Although the acute respiratory distress syndrome (ARDS) is well defined by the development of acute hypoxemia, bilateral infiltrates and non-cardiogenic pulmonary edema, ARDS is heterogeneous in terms of clinical risk factors, physiology of lung injury, microbiology, and biology, potentially explaining why pharmacologic therapies have been mostly unsuccessful in treating ARDS. Identifying phenotypes of ARDS and integrating this information into patient selection for clinical trials may increase the chance for efficacy with new treatments. In this review, we focus on classifying ARDS by the associated clinical disorders, physiological data, and radiographic imaging. We consider biologic phenotypes, including plasma protein biomarkers, gene expression, and common causative microbiologic pathogens. We will also discuss the issue of focusing clinical trials on the patient’s phase of lung injury, including prevention, administration of therapy during early acute lung injury, and treatment of established ARDS. A more in depth understanding of the interplay of these variables in ARDS should provide more success in designing and conducting clinical trials and achieving the goal of personalized medicine.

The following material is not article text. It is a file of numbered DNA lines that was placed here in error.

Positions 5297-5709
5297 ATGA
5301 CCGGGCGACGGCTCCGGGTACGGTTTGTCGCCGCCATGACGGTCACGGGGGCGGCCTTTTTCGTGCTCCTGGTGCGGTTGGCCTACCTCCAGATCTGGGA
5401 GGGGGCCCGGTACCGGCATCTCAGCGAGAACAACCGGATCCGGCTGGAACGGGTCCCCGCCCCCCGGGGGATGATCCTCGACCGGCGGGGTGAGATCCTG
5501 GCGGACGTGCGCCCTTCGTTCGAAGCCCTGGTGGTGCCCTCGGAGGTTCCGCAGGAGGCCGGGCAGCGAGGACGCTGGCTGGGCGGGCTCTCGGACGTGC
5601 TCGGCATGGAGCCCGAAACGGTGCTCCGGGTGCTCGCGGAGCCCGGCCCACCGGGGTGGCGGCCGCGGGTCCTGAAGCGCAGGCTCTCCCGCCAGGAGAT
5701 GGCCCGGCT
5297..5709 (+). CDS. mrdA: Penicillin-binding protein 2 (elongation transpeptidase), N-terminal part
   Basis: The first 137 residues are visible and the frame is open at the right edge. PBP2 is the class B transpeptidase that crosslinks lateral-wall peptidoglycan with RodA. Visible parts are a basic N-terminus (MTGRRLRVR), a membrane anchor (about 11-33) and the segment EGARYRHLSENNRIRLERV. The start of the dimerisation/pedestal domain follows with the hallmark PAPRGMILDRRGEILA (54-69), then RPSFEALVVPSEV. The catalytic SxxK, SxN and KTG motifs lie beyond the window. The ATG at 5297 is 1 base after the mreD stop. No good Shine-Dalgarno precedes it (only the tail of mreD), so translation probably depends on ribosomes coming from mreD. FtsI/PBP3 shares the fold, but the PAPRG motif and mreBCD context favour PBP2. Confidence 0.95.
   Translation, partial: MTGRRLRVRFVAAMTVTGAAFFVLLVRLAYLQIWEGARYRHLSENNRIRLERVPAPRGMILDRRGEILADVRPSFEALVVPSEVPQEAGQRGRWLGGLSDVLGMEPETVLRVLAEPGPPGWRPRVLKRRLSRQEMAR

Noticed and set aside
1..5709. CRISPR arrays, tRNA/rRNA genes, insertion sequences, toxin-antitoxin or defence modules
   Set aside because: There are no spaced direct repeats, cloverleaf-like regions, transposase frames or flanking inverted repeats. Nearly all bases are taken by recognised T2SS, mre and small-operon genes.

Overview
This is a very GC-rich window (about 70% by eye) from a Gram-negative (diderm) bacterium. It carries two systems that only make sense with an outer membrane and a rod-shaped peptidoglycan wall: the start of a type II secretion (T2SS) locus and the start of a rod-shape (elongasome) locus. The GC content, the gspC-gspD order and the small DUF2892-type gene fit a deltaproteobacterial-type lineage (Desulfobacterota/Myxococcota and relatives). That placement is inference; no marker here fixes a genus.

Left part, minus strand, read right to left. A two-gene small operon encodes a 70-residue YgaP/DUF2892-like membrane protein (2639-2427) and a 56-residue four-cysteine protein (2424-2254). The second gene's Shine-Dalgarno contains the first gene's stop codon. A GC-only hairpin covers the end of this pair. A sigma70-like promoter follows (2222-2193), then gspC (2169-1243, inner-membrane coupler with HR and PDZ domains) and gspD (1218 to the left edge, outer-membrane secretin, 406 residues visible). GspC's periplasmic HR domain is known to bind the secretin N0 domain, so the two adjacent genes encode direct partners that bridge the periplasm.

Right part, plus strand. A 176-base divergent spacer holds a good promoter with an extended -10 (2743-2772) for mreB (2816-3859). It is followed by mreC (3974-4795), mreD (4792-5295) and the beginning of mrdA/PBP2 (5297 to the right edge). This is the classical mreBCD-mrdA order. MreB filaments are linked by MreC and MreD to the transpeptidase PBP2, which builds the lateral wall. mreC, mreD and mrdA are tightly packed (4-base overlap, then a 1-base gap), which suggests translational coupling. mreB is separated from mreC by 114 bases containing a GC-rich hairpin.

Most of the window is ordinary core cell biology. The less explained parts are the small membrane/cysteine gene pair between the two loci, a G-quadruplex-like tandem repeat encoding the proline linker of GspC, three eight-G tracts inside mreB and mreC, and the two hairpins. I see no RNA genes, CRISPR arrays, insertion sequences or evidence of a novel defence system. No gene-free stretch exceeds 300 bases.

- Acute lung injury
- Acute respiratory distress syndrome
- Precision medicine
- Pulmonary edema